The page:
• The Hummer brand is not held in high regard, indeed amongst motoring journalists it is universally ridiculed. The target audience is usually described as minor celebrities, footballers and would be gangsters (or collectively people with more money than taste). The HT1 doesn’t have the “bling” to appeal to the Hummer target audience.

This may explain why Fly Mobile, does not market the HT1 in the UK, instead focussing on Russia, India and other developing markets.

Interestingly Levi, soon to be followed by Tag Heuer, has taken the brand extension route, as opposed to collaboration, licensing their brand to Modelabs of France. The launch of an own brand series of products, means they take all the brand risk themselves.

The Mobile Function Statement: In our view, the most exciting developments have been in the cross over of brands into the telecommunications market, based upon brand equity in their core market, which deliver significant functional benefits in the telecommunications market.

Amongst the major handset vendors, Sony-Ericsson has focused on this functional brand extension, choosing to utilise the Sony Walkman and Cybershot brands, in order to strengthen their music and camera phone proposition. This in our view is an unsurprising winning formula, given the shared Sony heritage. There are however, two less obvious examples that are worth considering.

Nokia addressed initial consumer scepticism over camera phones and perceptions of poor image, via its collaboration with Carl Zeiss. The image quality of digital cameras is as much a function of the optics as it is the sensor. Nokia’s collaboration with Carl Zeiss, which results in the incorporation of high quality optics in their high end camera phones, immediately positions Nokia camera phones as high quality serious photography products. It also had the side effect of diluting Sony Ericsson Cybershot camera phone launch. Carl Zeiss optics is an integral element of the Cybershot proposition that could not be transferred to mobile, because of the nature of the Nokia deal.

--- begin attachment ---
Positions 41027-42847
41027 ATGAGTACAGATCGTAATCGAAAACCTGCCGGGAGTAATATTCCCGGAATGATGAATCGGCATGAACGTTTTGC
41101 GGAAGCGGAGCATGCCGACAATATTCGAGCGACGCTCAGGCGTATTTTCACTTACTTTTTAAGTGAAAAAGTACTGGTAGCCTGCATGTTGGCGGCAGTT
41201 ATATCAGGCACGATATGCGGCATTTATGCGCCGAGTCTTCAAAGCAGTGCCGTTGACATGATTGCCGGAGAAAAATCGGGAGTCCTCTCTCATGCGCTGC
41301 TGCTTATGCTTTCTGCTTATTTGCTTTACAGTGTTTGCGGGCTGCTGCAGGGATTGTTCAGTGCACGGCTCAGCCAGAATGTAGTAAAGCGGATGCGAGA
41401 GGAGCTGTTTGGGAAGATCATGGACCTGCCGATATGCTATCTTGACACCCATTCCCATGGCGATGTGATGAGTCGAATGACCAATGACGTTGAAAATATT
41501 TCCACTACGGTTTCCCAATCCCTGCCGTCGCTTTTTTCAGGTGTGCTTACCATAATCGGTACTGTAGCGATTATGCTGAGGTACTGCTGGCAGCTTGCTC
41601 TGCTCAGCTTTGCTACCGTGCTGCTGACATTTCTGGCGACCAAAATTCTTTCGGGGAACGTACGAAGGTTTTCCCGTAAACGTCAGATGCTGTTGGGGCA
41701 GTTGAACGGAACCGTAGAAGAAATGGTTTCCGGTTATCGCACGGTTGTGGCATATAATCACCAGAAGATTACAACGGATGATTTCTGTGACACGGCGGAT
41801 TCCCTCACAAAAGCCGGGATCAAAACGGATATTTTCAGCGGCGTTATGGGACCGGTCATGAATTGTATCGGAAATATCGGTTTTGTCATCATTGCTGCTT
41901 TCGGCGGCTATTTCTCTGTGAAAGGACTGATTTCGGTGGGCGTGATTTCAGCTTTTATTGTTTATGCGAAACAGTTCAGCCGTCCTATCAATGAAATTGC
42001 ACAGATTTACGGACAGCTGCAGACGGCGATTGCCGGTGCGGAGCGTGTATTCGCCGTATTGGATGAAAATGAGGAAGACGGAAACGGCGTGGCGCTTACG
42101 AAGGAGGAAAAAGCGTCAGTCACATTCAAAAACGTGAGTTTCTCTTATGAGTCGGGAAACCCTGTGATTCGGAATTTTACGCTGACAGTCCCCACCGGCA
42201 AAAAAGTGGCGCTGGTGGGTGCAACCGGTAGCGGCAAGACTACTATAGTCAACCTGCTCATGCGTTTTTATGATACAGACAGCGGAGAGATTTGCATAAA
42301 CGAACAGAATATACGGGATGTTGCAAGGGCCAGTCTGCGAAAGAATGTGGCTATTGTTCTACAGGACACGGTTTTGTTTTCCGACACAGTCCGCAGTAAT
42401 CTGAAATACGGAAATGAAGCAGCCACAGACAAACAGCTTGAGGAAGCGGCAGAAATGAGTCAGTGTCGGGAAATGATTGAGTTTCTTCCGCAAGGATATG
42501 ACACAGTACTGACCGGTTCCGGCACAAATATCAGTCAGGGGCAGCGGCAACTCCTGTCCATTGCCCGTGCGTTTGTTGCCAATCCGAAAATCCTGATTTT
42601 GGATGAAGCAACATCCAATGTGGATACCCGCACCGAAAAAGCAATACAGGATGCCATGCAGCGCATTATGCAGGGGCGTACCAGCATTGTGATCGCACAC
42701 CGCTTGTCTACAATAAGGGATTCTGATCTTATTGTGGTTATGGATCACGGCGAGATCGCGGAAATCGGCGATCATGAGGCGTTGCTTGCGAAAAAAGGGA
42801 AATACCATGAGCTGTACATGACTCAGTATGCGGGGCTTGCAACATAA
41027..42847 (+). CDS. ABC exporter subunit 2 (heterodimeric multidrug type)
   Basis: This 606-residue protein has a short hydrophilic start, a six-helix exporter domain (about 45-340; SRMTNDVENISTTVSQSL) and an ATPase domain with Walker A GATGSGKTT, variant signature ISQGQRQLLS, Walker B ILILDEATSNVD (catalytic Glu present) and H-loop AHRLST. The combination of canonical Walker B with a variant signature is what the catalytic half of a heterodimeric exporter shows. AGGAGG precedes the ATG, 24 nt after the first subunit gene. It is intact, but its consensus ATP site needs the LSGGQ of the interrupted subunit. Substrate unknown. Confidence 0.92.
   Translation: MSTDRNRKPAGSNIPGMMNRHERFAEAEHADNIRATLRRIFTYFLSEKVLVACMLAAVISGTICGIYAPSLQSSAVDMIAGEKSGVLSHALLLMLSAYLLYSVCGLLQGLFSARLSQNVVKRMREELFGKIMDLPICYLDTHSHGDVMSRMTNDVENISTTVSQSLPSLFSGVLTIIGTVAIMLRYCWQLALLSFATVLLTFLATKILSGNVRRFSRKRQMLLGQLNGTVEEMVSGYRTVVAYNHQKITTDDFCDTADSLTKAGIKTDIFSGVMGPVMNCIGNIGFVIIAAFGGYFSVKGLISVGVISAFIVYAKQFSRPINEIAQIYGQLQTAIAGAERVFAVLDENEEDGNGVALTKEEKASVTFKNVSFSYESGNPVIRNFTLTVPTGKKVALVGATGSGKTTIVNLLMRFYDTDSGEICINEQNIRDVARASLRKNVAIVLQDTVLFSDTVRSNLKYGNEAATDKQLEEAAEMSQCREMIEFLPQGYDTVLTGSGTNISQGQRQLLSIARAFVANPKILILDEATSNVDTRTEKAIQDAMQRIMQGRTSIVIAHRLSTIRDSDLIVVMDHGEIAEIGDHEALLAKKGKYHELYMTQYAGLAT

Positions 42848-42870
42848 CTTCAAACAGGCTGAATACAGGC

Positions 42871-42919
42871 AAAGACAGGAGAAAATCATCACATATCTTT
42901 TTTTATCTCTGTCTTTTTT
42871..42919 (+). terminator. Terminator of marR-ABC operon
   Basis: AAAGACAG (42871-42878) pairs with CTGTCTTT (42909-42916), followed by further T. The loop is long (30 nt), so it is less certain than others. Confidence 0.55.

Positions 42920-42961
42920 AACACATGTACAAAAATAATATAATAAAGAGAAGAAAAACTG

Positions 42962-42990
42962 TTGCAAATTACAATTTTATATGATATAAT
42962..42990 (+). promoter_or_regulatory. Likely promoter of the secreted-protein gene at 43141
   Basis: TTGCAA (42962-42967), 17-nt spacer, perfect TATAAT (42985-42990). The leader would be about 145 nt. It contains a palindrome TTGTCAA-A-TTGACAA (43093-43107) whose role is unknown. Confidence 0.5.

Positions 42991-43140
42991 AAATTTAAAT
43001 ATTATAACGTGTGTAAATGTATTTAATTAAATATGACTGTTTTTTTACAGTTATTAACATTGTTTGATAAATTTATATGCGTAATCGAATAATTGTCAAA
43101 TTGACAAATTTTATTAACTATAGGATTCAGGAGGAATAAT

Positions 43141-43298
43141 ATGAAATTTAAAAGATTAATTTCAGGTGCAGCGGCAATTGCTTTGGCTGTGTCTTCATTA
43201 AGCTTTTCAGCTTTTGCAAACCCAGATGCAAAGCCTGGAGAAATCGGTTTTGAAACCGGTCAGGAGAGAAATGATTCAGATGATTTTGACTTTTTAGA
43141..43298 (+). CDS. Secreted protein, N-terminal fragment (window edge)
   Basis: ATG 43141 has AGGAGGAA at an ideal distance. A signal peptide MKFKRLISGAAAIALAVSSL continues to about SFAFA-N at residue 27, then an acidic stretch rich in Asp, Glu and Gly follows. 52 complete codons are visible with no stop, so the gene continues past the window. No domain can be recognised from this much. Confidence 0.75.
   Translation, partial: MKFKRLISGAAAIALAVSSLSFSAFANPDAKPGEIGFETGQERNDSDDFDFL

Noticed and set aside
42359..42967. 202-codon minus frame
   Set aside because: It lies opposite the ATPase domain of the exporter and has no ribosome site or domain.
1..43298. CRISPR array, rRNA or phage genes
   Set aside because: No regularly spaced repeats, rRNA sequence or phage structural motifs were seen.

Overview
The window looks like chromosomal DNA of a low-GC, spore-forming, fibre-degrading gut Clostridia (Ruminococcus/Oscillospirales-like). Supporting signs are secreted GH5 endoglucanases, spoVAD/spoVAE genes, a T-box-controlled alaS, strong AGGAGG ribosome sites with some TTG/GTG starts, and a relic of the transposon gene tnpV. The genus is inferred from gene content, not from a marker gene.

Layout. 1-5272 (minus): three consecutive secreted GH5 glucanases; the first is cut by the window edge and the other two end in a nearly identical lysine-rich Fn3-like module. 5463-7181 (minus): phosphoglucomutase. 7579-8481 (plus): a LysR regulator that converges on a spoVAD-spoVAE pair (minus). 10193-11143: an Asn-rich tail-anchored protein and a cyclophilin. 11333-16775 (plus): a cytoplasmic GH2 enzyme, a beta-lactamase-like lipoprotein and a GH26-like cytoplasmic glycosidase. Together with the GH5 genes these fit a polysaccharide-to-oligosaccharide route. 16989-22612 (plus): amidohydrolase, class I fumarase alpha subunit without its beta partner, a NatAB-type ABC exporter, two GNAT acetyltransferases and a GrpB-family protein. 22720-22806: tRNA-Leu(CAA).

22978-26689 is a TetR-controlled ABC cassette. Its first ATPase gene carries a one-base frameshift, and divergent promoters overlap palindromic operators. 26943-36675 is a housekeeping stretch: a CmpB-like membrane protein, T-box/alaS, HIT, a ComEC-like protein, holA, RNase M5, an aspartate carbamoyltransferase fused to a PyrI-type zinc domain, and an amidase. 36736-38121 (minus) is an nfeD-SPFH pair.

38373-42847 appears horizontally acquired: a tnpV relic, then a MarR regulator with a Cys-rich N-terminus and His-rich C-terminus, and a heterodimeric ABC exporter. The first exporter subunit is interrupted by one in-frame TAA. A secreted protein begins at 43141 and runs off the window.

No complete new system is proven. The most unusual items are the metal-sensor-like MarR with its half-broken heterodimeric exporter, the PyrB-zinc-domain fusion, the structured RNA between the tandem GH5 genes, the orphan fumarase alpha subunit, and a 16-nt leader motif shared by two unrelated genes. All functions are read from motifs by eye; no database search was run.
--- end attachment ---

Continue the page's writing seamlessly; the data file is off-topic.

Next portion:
The JCB ToughphoneTM, which extends the JCB brand into the mobile market, is one of the most exciting announcements to date. Not because it will deliver large volumes, as the target market is relatively niche, but because it is an excellent example of how a brand has transferred values between product categories. The phone aimed at Construction Workers (and Extreme Sports Enthusiasts), incorporates a number of features and benefits, such as 3 year warranty, which show that JCB have truly thought about the extension of the brand, the transfer of values and their impact on the product proposition in the new category.

Regardless of whether it is extension or collaboration that is used as the growth or entry strategy in the telecommunications market, there are a number of important considerations:

1. Transfer of Values: As consumers become more sophisticated, it will no longer be possible to simply airbrush a brand name to a product and automatically expect success. Success or otherwise, of the activity will depend upon the ability to transfer values with a strong consumer association into the product. Whether it is a Design or Functional based approach, this will depend upon the influence the respective brands have over the design of the product, whether the brand equity can be transferred during the design process and ultimately the appropriateness of the overall proposition for the audience being targeted.

2. It's still a mobile phone: It is not enough just to transfer values with strong consumer association. The resulting handset and accessories must be functional, easy to use, and of high quality. Without these three core deliverables the parent brand is prone to damage. The approach adopted by Bang & Olufsen, for the launch of its own brand of mobile phones, is interesting, in that, they made no effort to hide that Samsung were the providers of the mobile phone technology, while they focussed on their historic strengths of design, interface and acoustics.

3. Distribution: The main benefit of brand collaboration, as a market entry strategy, especially with an established handset vendor, is that there are automatic benefits in accessing an established distribution network. The issues facing the likes of JCB, Levi and Tag Heuer, are the difficulties in developing a distribution network appropriate to their brand and the product category.


Whether it is collaboration or extension, consideration needs to be given to the potential impact. Failure may result in significant harm to the master brand, potentially effecting perception in its core markets. Success, however, could provide fresh impetus to a brand.